The Free Press, Mankato, MN

Special Report: Mental Health

May 28, 2012

Suffering in Silence, Part 3: Core services remain, but professionals are spread thin

— When Irvin Schaefer left the hospital, the first thing he did was sign up for day treatment. It’s a kind of step down from the hospital for people who aren’t ready to live on their own.

“It’s really good to speak with people who know where you’re coming from,” the St. Peter man said.

There were counseling and classes to teach skills, such as cooking, to help people live on their own. They’re less likely, the thinking went, to wind up back in the hospital or worse.

But the state no longer pays for day treatment, so people who can’t afford it don’t go.

“It’s too bad they don’t have something like it for people today,” Schaefer said.

He still attends the sole meeting offered, a weekly self-help group.

His experience is typical.

Counties — the last line of defense for mental health — are required by the state to treat people who are what’s called “severely and persistently mentally ill” or SPMI. And they still do.

But all the extras have been shorn away. A bottom line remains.

“We can’t, and don’t, turn people away,” said Dr. Michael Farnsworth, a Blue Earth County psychiatrist.

Mental health, like the rest of medicine, is typically paid for by private insurance or the government. Because most insurance is tied to work and someone with severe mental illness will probably eventually lose their job, the public sector tends to see the worst cases.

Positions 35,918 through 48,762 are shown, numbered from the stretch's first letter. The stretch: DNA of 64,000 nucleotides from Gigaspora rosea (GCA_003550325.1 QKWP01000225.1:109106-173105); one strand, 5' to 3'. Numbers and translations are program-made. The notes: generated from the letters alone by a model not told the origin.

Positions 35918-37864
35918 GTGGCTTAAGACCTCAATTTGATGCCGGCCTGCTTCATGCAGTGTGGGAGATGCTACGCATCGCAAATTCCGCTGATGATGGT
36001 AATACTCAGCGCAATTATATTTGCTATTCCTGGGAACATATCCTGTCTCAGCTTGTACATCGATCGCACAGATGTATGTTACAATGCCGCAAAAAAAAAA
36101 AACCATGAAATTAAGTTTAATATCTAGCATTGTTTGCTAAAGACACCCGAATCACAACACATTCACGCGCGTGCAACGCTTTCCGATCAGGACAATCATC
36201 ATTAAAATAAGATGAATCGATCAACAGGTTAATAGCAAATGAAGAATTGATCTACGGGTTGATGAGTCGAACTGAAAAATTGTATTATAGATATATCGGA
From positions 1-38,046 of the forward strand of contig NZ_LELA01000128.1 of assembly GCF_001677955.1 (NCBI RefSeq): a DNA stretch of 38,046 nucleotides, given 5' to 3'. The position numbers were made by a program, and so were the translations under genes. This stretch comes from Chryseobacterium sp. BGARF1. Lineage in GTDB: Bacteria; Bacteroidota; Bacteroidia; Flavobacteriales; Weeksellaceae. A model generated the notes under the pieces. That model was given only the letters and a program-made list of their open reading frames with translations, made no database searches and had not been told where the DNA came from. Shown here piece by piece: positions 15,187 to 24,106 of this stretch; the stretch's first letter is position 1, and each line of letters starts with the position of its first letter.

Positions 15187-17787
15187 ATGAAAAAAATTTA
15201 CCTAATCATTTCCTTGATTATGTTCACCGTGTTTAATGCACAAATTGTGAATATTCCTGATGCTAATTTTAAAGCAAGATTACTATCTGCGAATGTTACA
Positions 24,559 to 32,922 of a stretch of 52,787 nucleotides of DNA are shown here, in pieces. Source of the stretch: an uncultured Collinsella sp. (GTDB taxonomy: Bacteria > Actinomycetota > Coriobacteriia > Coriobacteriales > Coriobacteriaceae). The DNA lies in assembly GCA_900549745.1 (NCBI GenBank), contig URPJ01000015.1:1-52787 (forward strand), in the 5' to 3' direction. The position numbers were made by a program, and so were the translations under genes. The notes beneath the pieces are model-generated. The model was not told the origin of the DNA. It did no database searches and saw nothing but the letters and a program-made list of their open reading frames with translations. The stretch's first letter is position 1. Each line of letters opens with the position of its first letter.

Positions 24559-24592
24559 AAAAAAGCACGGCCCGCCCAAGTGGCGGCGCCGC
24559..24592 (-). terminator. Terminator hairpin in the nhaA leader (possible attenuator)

“We refer the well insured to the private sector,” Farnsworth said. “We’re the no-money people.”

The no-money people in south-central Minnesota have formed what they say is an innovative approach that relies on long-distance consultations to dispense medication, a practice called “telemedicine.” The client checks in at one of 30 or so satellite locations, then talks to a doctor at a county site.

The nine-county South Central Community Based Initiative, also called the “hub,” is not for long therapy sessions; the meetings-by-screen are for prescribing medication. It might seem like a lot of trouble just for some quick one-on-ones, but prescribing medication is a very expensive part of mental health.

Though it operates its own clinic, Blue Earth County employs only one full-time psychiatrist. Instead, it relies on advanced practice nurses, who can also prescribe medication.

One problem is there are too few psychiatrists. And, being wealthy and well educated, they tend to prefer city life.

“We were desperate to get anyone, for how long they could stay, anywhere they would go, at any cost,” Farnsworth said.

Some counties (Blue Earth included) have hired out-of-state doctors who fly in.

The community based initiative, which is led by Blue Earth County, has a budget of about $5.5 million, of which $3 million is doled out to member counties. As elsewhere in mental health, officials have tried to limit the cuts’ effect on the core service of treating the very ill. Still, wait times are increasing. It takes about two to three weeks for a new patient to be seen.

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